Skip to comments.Paper names '45-minute source'
Posted on 12/07/2003 4:07:04 AM PST by KQQL
An Iraqi army officer has claimed it was he who told UK intelligence that weapons of mass destruction could be used within 45 minutes of an order from Saddam Hussein. The officer, identified as Lt Col al-Dabbagh, told the London-based Sunday Telegraph newspaper he had provided several reports on the president's WMD plans from early 2002.
These included details of how frontline units were supplied with cases of WMD warheads towards the end of last year.
Downing Street has so far refused to comment on the report.
However, a spokesman said anyone with relevant information should contact the Iraq Survey Group as it hunts for WMD.
The 45-minute claim was a key component of the UK government's dossier on the threat posed by Iraq published in the run up to the invasion in March.
"I am the one responsible for providing this information," Lt Col al-Dabbagh is quoted by the newspaper as saying after he was shown the dossier.
"It is 100% accurate."
Forget 45 minutes, we could have fired these within half-an-hour
Lt Col al-Dabbagh
He told the paper how he reported on the deployment of WMD warheads to units such as the air defence command he led in the western desert.
"Forget 45 minutes, we could have fired these within half-an-hour," he was quoted as saying.
The devices were said to have been made in Iraq and designed to be launched by hand-held rocket-propelled grenades.
It is not made clear whether the weapons contained biological or chemical agents.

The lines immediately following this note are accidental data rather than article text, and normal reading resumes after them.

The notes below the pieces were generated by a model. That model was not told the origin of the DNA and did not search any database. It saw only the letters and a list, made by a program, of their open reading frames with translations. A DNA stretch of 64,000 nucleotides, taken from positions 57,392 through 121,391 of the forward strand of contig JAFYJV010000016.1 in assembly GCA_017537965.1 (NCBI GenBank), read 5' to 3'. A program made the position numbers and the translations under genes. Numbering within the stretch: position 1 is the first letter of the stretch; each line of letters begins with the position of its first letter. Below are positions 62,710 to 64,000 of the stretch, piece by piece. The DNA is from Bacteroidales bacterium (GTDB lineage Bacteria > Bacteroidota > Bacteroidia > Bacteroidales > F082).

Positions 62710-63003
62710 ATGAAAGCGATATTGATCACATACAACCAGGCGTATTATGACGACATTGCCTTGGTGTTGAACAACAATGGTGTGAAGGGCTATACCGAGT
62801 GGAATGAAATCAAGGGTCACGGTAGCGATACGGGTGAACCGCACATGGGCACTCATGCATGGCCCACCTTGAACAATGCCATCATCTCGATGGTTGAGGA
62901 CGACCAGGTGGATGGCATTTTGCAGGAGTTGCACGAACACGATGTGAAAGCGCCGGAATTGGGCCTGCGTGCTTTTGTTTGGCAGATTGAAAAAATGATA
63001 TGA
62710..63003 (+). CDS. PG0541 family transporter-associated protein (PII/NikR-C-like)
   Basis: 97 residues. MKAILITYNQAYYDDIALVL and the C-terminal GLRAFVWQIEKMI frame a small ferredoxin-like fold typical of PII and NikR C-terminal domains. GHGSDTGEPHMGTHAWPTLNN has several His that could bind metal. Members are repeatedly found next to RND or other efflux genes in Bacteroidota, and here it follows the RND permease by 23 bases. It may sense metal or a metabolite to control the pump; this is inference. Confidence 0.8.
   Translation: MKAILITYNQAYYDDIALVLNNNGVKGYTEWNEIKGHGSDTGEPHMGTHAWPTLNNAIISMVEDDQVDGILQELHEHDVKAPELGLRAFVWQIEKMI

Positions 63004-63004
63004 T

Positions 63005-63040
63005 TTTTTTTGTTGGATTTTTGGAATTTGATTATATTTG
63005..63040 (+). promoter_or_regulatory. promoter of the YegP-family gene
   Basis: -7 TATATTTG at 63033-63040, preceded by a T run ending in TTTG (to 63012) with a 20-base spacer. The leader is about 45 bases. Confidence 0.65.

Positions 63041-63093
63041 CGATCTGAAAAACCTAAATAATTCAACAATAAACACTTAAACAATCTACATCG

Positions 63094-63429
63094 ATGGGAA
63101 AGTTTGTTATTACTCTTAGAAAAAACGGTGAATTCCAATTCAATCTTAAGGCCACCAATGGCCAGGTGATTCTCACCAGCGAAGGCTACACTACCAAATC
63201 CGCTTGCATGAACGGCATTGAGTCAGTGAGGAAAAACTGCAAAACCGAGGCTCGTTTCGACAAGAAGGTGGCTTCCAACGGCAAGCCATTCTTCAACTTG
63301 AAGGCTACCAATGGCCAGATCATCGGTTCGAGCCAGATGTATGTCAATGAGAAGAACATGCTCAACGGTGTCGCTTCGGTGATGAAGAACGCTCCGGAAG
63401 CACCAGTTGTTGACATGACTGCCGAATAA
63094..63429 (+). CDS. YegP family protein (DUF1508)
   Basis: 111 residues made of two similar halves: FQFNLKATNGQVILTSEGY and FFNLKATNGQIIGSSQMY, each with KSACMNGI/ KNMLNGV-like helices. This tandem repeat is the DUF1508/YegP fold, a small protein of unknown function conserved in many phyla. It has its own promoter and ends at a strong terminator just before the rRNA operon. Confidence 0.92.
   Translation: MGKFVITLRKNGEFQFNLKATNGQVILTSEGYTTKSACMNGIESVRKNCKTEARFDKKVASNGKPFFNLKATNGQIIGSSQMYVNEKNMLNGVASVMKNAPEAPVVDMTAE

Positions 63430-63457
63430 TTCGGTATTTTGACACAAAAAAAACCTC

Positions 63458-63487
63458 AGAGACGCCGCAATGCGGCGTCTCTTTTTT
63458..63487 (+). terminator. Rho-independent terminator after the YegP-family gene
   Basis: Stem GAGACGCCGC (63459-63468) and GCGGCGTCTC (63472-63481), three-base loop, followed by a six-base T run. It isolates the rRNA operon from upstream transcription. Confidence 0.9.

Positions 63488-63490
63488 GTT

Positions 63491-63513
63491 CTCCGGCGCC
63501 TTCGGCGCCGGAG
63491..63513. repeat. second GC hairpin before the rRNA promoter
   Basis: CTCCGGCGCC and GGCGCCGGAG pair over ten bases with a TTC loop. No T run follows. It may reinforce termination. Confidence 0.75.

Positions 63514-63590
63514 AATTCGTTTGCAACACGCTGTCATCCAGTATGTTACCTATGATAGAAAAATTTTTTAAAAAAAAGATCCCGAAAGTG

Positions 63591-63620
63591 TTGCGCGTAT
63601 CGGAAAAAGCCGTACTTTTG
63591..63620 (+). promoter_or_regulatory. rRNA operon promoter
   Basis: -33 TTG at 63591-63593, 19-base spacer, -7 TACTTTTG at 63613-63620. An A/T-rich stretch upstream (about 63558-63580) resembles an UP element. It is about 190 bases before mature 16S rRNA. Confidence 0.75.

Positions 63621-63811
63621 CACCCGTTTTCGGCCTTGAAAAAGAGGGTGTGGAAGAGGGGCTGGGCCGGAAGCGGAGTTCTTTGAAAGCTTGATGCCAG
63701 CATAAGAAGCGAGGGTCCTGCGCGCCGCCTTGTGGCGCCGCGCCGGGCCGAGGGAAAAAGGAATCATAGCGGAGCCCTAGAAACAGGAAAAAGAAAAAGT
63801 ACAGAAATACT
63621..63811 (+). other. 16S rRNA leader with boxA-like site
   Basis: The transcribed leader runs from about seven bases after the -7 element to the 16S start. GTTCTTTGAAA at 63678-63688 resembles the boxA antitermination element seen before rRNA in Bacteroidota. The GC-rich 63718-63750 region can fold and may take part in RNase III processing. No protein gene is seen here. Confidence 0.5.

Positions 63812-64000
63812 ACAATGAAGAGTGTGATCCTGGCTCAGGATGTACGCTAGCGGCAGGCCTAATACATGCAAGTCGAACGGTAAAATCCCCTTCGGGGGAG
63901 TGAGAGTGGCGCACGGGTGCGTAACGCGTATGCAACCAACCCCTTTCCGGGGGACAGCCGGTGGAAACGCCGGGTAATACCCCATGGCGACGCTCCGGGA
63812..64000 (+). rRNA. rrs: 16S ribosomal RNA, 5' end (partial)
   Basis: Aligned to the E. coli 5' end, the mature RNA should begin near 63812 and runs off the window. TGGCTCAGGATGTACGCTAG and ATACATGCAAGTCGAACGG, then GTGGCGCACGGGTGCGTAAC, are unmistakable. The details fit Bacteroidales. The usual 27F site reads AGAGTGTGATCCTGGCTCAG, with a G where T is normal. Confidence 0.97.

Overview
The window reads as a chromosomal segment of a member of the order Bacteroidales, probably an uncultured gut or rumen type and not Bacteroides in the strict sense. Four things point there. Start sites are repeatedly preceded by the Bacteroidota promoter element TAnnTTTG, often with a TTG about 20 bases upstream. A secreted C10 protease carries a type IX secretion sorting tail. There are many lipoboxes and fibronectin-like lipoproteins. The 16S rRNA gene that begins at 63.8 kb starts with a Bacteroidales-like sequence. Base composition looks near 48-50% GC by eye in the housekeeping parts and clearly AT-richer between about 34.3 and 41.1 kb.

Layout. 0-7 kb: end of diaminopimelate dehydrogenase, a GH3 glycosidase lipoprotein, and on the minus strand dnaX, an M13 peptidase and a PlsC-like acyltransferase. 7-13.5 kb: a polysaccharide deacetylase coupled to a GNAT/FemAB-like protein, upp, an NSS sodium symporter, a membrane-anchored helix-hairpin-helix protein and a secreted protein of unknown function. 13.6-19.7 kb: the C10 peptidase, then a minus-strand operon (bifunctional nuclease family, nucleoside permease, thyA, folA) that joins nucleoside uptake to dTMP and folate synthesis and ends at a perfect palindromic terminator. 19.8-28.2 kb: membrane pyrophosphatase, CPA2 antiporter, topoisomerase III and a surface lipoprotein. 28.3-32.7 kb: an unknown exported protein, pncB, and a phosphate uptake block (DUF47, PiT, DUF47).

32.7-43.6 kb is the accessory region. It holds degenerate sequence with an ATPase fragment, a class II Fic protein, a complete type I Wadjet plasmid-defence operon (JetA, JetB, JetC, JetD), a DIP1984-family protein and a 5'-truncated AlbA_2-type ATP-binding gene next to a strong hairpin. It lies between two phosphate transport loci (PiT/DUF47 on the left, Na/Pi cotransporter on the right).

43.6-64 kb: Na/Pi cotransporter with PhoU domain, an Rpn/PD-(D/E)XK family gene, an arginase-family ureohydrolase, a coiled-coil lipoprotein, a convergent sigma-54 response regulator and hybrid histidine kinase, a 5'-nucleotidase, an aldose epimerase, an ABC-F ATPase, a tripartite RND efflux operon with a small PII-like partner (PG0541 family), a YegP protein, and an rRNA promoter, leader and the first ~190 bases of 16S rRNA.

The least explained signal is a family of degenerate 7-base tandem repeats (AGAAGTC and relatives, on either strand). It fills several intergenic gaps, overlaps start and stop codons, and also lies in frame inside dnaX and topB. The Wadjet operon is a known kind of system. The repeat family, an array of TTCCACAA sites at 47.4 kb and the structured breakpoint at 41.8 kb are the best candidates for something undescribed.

Lt Col al-Dabbagh said they were only to be used on personal orders from Saddam. He added that the bulk of the Iraqi army did not want to fight for Saddam.
"The west should thank God that the Iraqi army decided not to fight," he told the Telegraph.
He said that he believed that the warheads had now been hidden at secret locations by Saddam's Fedayeen militias still in Iraq.
The Sunday Telegraph said that Lt Col al-Dabbagh had spied for the Iraqi National Accord - a London-based exile group - for several years before the war and was now working as an adviser for the Iraqi Governing Council.
Controversy has surrounded the 45 minute claim ever since it was made.
A BBC report that accused Downing Street of "sexing up" the dossier in which it was published triggered a furious row between the Corporation and the government.
During the debate government scientist Dr David Kelly was named as the source of the BBC report, and he subsequently found dead after apparently committing suicide.
The Hutton Inquiry has been investigating his death and is due to report early next year.
Chemical warhead found at an Iraqi air base, marked with a green band,
the symbol for chemical weaponry. Trace amounts of a nerve agent were found
at two spots along the ~meter-long warhead. These amounts are consistent with
leakage from the chemically armed weapon. A 13-foot missile was found next
It means that the British dossier was not "sexed up".
So, did David Kelley take his life in vain?
My theory always has been that David Kelley had a big hand in the "sexing up" story, and when he was found out...well, we know the rest. Was it that he was mortified to be found out because he didn't think it would get that huge? Or was he simply unable to face the music once he was caught out. My opinion is Kelley was no angel.
As evidence, note that he chose of his own free will to meet surreptitiously with Andrew Gilligan who was well known to have been "reporting" propaganda during the war. Case in point from Gilligan: "The coalition is NOT at Saddam Airport", when in fact our troops certainly were there.
THAT is who Kelley chose to meet with and opine that the government had "sexed up" the dossier.
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